In its sustained, inexorable movement, its throbbing preoccupation with flesh and blood and nerves rather than the fanciful fabrics of intellect, it fulfills the prophecies that his most excited admirers have made about Ernest Hemingway... in its depiction of War, the novel bears comparison with its best predecessors. But it is in the hero's perhaps unethical quitting of the battle line to be with the woman whom he has gotten with child that it achieves its greatest significance.
added by jjlong | editTime (Oct 14, 1929)
It is a moving and beautiful book.

» Add other authors (37 possible)

Author nameRoleType of authorWork?Status
Ernest Hemingwayprimary authorall editionsconfirmed
Bleck, CathieCover artistsecondary authorsome editionsconfirmed
Ford, Ford MadoxIntroductionsecondary authorsome editionsconfirmed
Hemingway, PatrickForewordsecondary authorsome editionsconfirmed
Hemingway, SeanIntroductionsecondary authorsome editionsconfirmed
Hemingway, SeánIntroductionsecondary authorsome editionsconfirmed
Renner, LouisTranslatorsecondary authorsome editionsconfirmed
Schuck, MaryCover designersecondary authorsome editionsconfirmed
Vranken, KatjaTranslatorsecondary authorsome editionsconfirmed
Warren, Robert PennIntroductionsecondary authorsome editionsconfirmed

Is contained in

Four Novels: A Farewell to Arms / For Whom The Bell Tolls / The Old Man and the Sea / The Sun Also Rises by Ernest Hemingway

Romanzi volume I by Ernest Hemingway

The Novels Of Ernest Hemingway . by Ernest Hemingway

Five Novels: The Sun Also Rises / A Farewell to Arms / To Have and Have Not / The Old Man and the Sea / For Whom the Bell Tolls (FOLIO SOCIETY) by Ernest Hemingway

The Sun Also Rises / A Farewell to Arms / The Old Man and the Sea by Ernest Hemingway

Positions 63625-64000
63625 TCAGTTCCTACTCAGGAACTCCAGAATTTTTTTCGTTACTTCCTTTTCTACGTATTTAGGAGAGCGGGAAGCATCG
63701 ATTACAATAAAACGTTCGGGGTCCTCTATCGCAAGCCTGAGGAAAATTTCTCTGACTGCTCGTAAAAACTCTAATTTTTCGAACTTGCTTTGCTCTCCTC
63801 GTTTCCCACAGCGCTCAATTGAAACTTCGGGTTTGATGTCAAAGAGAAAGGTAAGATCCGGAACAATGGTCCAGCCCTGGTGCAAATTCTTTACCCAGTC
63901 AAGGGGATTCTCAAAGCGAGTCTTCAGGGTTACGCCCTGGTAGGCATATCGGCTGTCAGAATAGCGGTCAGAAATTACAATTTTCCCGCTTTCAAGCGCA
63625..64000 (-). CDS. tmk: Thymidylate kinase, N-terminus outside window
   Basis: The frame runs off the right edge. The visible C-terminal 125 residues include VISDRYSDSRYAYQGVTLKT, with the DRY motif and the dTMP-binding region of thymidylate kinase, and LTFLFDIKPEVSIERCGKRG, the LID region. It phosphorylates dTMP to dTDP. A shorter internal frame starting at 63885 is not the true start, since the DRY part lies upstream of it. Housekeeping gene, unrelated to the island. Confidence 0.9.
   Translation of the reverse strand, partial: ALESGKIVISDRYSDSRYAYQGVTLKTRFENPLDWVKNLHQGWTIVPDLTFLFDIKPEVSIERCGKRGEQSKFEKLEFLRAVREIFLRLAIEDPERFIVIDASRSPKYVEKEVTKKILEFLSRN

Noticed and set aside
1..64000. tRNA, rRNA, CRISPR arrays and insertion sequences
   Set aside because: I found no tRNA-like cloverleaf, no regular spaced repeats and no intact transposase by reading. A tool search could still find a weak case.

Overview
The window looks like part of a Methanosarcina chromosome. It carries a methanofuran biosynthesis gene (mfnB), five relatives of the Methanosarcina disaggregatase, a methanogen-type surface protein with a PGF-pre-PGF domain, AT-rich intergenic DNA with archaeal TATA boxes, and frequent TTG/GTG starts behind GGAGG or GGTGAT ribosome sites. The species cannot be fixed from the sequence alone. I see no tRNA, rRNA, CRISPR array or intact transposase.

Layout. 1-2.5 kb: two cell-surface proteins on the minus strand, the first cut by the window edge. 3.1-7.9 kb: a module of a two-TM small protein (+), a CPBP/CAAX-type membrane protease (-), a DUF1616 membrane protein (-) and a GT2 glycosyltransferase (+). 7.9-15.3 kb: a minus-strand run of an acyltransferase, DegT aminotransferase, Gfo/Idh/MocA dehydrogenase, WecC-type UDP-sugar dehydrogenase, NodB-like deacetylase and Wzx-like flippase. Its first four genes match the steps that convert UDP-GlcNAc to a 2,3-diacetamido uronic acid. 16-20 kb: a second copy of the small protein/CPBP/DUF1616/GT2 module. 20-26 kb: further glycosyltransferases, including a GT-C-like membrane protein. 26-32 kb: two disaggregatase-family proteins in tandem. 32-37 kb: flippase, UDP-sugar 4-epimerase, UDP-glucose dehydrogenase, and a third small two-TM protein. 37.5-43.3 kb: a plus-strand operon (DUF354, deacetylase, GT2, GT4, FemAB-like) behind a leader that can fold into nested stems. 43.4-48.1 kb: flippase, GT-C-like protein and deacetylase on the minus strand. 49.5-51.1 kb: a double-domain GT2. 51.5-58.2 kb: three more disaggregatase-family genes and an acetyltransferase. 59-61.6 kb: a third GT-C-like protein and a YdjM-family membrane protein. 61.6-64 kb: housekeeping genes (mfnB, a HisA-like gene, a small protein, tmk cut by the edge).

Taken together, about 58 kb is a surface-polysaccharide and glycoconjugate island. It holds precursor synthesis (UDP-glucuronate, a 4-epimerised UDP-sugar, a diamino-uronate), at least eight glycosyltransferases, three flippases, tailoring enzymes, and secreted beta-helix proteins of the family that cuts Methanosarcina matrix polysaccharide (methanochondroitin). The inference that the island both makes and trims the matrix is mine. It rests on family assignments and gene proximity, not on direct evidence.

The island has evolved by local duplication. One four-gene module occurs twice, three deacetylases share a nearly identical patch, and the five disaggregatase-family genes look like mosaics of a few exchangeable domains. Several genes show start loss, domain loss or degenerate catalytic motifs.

Four Book Set (QP) {Complete Short Stories; Farewell to Arms, For Whom the Bell Tolls, Sun Also Rises} by Ernest Hemingway


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In the late summer of that year we lived in a house in a village that looked across the river and the plain to the mountains.
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(Click to show. Warning: May contain spoilers.)
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Amazon.com Amazon.com Review (ISBN 0684801469, Paperback)

As a youth of 18, Ernest Hemingway was eager to fight in the Great War. Poor vision kept him out of the army, so he joined the ambulance corps instead and was sent to France. Then he transferred to Italy where he became the first American wounded in that country during World War I. Hemingway came out of the European battlefields with a medal for valor and a wealth of experience that he would, 10 years later, spin into literary gold with A Farewell to Arms. This is the story of Lieutenant Henry, an American, and Catherine Barkley, a British nurse. The two meet in Italy, and almost immediately Hemingway sets up the central tension of the novel: the tenuous nature of love in a time of war. During their first encounter, Catherine tells Henry about her fiancé of eight years who had been killed the year before in the Somme. Explaining why she hadn't married him, she says she was afraid marriage would be bad for him, then admits:
I wanted to do something for him. You see, I didn't care about the other thing and he could have had it all. He could have had anything he wanted if I would have known. I would have married him or anything. I know all about it now. But then he wanted to go to war and I didn't know.
The two begin an affair, with Henry quite convinced that he "did not love Catherine Barkley nor had any idea of loving her. This was a game, like bridge, in which you said things instead of playing cards." Soon enough, however, the game turns serious for both of them and ultimately Henry ends up deserting to be with Catherine.

Hemingway was not known for either unbridled optimism or happy endings, and A Farewell to Arms, like his other novels (For Whom the Bell Tolls, The Sun Also Rises, and To Have and Have Not), offers neither. What it does provide is an unblinking portrayal of men and women behaving with grace under pressure, both physical and psychological, and somehow finding the courage to go on in the face of certain loss. --Alix Wilber

(retrieved from Amazon Thu, 12 Mar 2015 17:59:43 -0400)

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An American officer in the Italian ambulance corps and an English Red Cross nurse find love on the battlefield during WW I.

(summary from another edition)